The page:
The Human Element, How I Broke From the Mold

Art and Photo by Wayne Beck

My second lesson in the art of imperfection:

Mentors: Arthur Janov, Edvard Munch, Twin Dad, Unidentified School Teacher, Chunks of Clay

“Rule 1: Do not throw clay!”

It was my first day in high school ceramics class. The room looked like a disaster! As the instructor read off the rules for the class, I was taking in the physical environment. Chunks of clay were stuck all over the ceiling. There had to have been at least a hundred, maybe many more. I wasn’t much of a math guy so I didn’t count.

…“Rule 1: Do not throw clay!” Being a post WWII order and rules kind of kid, this contradictory environment threw me off balance from my own very structured and orderly world. “Perhaps this was a new teacher with new rules and the classroom was a remnant of the past. Or, maybe, it was a requirement just to read the rule, but it didn’t really matter. Maybe it was a sort of dry sarcasm.” My brain got tired, so I just let it go. I simply labelled it a contradiction to my understanding of the world. I re-anchored my conditioned reality to the security that I felt in the next set of rules. These were labelled as emphatic rules. They determined proper preparation of clay ware for the kiln. This was to prevent bursting of your product during firing. I got that! It neatly fit the reality of my world.

Then my feeling of security in an orderly world with point by point rules burst apart. I don’t remember the name of this master teacher, nor what he looked like, or how he dressed. Yet a part of him is an integral and evolving part of my existence.

He explained how the art we were learning to create would not appear like it came from a factory mold. It would not be exactly symmetrical or “perfect.” He warned not to overtly try to correct an imperfection, rather to incorporate it into the work. Your human mark on a piece of art is a sacred extension of yourself. The clay globs had accumulated on the ceiling for years. Nobody had bothered to remove them. Instead, they were incorporated into that reality.

I proved the teacher right when I made six coffee mugs on the potter’s wheel. Each was recognizable as part of the same set. A description of each individual mug in isolation would be identical. But when presented together it was apparent that each had unique characteristics, some obvious and others discernible only by intuition or close examination. This is similar to siblings that share characteristics. In the case of my father and his identical twin, I could distinguish, though not describe how I could instantly recognize which was which. My large coil pot is imperfect and completely unique to all other clay pots in the world .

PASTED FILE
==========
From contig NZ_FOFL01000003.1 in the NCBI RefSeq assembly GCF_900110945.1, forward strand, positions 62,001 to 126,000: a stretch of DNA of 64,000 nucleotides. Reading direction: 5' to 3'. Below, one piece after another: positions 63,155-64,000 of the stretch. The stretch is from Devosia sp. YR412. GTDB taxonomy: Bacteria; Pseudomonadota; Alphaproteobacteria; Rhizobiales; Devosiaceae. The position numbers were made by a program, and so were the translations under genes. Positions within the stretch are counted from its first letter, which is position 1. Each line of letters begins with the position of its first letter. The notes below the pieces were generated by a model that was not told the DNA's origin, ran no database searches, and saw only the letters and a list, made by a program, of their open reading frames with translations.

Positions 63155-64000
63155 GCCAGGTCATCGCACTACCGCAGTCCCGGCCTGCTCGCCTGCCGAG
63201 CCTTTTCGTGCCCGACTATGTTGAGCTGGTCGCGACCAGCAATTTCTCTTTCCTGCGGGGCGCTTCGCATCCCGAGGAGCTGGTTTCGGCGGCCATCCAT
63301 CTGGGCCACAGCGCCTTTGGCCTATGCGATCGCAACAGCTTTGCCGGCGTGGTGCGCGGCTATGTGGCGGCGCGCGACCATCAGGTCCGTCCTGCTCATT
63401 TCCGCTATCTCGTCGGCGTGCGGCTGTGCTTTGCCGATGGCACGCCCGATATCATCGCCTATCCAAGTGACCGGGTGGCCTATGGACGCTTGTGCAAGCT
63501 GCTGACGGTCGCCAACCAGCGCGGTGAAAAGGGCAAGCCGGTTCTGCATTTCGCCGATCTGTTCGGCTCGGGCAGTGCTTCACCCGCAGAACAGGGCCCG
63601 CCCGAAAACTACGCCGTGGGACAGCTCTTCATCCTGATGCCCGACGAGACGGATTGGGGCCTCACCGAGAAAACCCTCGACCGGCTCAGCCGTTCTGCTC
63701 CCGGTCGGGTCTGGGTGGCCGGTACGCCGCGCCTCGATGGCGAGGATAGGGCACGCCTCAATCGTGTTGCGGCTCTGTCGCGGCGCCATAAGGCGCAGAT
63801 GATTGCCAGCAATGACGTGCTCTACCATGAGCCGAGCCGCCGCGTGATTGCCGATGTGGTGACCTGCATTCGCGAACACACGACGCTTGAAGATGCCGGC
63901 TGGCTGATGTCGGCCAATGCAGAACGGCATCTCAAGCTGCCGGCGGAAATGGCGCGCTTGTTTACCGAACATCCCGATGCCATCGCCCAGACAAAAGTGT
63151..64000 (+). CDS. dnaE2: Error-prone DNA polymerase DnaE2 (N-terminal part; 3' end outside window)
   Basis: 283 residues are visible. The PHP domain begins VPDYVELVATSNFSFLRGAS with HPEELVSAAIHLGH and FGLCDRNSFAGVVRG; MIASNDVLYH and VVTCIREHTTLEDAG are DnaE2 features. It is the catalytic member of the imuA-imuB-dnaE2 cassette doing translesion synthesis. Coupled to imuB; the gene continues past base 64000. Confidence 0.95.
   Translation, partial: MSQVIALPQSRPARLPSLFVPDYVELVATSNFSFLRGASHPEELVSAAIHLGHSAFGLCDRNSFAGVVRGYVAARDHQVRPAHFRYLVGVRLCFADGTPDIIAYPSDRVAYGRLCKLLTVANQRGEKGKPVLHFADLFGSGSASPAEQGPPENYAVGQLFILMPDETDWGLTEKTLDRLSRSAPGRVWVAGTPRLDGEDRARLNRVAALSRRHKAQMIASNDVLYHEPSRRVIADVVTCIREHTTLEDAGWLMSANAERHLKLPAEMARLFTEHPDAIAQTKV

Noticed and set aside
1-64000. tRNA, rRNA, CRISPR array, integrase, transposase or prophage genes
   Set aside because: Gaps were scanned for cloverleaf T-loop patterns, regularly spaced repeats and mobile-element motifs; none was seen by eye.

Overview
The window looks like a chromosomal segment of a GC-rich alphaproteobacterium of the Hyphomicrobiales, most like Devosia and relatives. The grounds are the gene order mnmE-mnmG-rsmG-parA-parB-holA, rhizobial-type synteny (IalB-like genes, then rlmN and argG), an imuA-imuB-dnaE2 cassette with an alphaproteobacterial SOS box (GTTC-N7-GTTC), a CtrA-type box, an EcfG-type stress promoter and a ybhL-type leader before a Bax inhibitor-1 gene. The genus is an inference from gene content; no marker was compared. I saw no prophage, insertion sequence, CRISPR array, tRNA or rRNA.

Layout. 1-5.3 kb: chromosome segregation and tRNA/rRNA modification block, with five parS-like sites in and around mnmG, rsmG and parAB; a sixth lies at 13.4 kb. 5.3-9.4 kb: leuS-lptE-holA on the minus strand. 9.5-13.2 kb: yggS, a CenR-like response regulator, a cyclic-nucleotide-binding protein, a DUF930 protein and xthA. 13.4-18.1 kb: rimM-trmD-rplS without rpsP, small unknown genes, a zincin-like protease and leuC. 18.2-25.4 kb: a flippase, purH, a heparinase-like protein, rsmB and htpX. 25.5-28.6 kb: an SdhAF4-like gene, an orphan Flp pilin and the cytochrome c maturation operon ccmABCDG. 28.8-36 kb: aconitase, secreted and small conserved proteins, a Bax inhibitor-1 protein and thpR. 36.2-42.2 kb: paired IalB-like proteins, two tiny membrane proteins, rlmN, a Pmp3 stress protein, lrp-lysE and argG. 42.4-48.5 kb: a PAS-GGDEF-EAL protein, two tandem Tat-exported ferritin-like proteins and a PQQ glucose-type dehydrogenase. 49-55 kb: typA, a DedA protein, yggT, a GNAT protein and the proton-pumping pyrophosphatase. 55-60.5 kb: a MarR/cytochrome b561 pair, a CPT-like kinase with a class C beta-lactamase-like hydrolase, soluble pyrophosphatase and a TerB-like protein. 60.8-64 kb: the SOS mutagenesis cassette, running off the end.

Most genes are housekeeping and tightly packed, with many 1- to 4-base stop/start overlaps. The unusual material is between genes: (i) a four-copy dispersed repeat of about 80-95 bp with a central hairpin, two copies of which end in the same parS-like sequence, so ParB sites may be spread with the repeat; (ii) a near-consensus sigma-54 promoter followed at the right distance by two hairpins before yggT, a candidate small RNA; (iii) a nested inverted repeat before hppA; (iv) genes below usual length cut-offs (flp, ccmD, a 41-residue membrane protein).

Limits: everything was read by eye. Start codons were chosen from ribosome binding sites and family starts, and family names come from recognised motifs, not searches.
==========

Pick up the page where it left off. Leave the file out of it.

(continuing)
The great sculptors Of stone certainly deal not only with their own imperfections, but also in the stone they are working. The stone is also imperfect in ways that the the artists don’t know about until they intimately get into it. Those imperfections become a part of the work as the artists accept the imperfect stone for what it is and allow it to influence their work. This can be better understood when we consider how adept we are at accepting and adapting to one another’s human “imperfections” and becoming better because of them.

Distinctly human art is recognized in the rustic Japanese aesthetic known as wabi sabi which represents the acceptance and value of a progression through imperfect states and the concept that our work is never complete. Let’s say your work, could be your life’s work, is put on permanent display. It continues to evolve as it influences others. The mark we leave touches others now and for generations to come.

You likely have an image in your mind of Edvard Munch’s painting, ‘The Scream.’ If you happen to have missed this one, take a look. It will in some way, or many ways, impact your life and become part of your being. The work reflects a very distressful time in Munch’s life, when out for a walk he could think of no other way to manage his emotions. The companions on his walk left the area. It was comparable to primal scream therapy as later described by 20th century psychologist, Arthur Janov in his work, The Primal Scream. After completing the painting, in some ways, Munch felt remiss for making himself so vulnerable. Because of it he changed his artistic style to reflect his new reality. Sharing his imperfect life continues to influence my life and that of each individual who sees the work. His imperfect, human state created an imperfect work of art that we all relate to. Its impact will continue to evolve throughout all our phases of life.

The human element leaves an imprint on everything and everyone we touch throughout our lives. Every encounter builds perspective. Every experience increases understanding.